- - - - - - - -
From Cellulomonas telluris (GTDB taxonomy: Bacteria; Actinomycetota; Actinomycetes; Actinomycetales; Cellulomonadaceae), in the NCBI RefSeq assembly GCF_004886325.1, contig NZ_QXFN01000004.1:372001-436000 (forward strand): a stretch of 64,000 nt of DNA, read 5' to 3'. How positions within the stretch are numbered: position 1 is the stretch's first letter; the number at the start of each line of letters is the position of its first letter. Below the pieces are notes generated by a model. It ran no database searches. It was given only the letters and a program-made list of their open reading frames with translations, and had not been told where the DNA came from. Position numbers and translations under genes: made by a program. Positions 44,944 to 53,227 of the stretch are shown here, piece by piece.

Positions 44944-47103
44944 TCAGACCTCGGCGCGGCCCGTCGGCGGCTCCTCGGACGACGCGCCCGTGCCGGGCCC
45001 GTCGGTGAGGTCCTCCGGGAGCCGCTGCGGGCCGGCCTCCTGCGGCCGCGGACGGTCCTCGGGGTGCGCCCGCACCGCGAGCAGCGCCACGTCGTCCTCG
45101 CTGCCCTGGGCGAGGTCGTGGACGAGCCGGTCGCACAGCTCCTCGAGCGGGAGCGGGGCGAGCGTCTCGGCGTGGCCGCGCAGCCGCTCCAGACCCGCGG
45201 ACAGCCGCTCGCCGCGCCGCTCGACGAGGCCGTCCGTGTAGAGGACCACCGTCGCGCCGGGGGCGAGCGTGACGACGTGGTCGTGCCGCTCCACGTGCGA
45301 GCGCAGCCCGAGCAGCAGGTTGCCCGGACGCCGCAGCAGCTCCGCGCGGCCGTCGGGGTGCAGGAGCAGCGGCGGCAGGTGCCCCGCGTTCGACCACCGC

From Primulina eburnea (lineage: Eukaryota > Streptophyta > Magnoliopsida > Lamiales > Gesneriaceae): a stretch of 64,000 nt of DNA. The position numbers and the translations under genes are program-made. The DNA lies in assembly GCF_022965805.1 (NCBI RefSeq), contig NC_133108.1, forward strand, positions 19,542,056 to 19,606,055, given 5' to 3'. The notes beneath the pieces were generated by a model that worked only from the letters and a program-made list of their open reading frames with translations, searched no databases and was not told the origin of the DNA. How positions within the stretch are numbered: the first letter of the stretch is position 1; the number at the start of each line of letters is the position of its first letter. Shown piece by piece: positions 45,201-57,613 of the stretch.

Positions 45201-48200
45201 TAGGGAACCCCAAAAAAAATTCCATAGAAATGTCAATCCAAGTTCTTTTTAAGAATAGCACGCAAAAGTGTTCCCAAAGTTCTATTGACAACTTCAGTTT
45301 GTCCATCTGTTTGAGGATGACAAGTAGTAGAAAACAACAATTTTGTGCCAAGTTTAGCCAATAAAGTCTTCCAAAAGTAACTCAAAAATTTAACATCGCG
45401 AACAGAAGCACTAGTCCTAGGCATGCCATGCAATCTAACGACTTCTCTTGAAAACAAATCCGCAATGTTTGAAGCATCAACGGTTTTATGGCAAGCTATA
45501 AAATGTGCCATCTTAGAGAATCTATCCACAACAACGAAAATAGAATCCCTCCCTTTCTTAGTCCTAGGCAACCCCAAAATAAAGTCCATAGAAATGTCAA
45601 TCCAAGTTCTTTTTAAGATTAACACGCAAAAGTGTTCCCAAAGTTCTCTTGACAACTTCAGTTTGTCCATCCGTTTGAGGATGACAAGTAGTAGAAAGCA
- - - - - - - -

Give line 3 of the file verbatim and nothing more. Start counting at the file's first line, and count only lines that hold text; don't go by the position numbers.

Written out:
44944 TCAGACCTCGGCGCGGCCCGTCGGCGGCTCCTCGGACGACGCGCCCGTGCCGGGCCC